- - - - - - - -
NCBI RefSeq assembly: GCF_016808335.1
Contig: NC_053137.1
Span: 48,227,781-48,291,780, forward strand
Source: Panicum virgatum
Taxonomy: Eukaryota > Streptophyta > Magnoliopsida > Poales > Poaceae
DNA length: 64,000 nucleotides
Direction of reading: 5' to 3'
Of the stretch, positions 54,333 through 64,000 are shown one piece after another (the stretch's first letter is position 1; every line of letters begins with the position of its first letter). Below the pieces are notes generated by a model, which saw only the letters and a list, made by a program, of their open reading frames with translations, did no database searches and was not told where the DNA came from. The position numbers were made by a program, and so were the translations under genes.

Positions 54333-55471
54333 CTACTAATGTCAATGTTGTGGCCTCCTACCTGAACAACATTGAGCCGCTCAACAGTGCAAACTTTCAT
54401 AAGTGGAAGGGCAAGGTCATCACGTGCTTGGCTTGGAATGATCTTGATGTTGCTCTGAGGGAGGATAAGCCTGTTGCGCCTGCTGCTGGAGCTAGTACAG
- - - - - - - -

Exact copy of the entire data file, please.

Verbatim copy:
NCBI RefSeq assembly: GCF_016808335.1
Contig: NC_053137.1
Span: 48,227,781-48,291,780, forward strand
Source: Panicum virgatum
Taxonomy: Eukaryota > Streptophyta > Magnoliopsida > Poales > Poaceae
DNA length: 64,000 nucleotides
Direction of reading: 5' to 3'
Of the stretch, positions 54,333 through 64,000 are shown one piece after another (the stretch's first letter is position 1; every line of letters begins with the position of its first letter). Below the pieces are notes generated by a model, which saw only the letters and a list, made by a program, of their open reading frames with translations, did no database searches and was not told where the DNA came from. The position numbers were made by a program, and so were the translations under genes.

Positions 54333-55471
54333 CTACTAATGTCAATGTTGTGGCCTCCTACCTGAACAACATTGAGCCGCTCAACAGTGCAAACTTTCAT
54401 AAGTGGAAGGGCAAGGTCATCACGTGCTTGGCTTGGAATGATCTTGATGTTGCTCTGAGGGAGGATAAGCCTGTTGCGCCTGCTGCTGGAGCTAGTACAG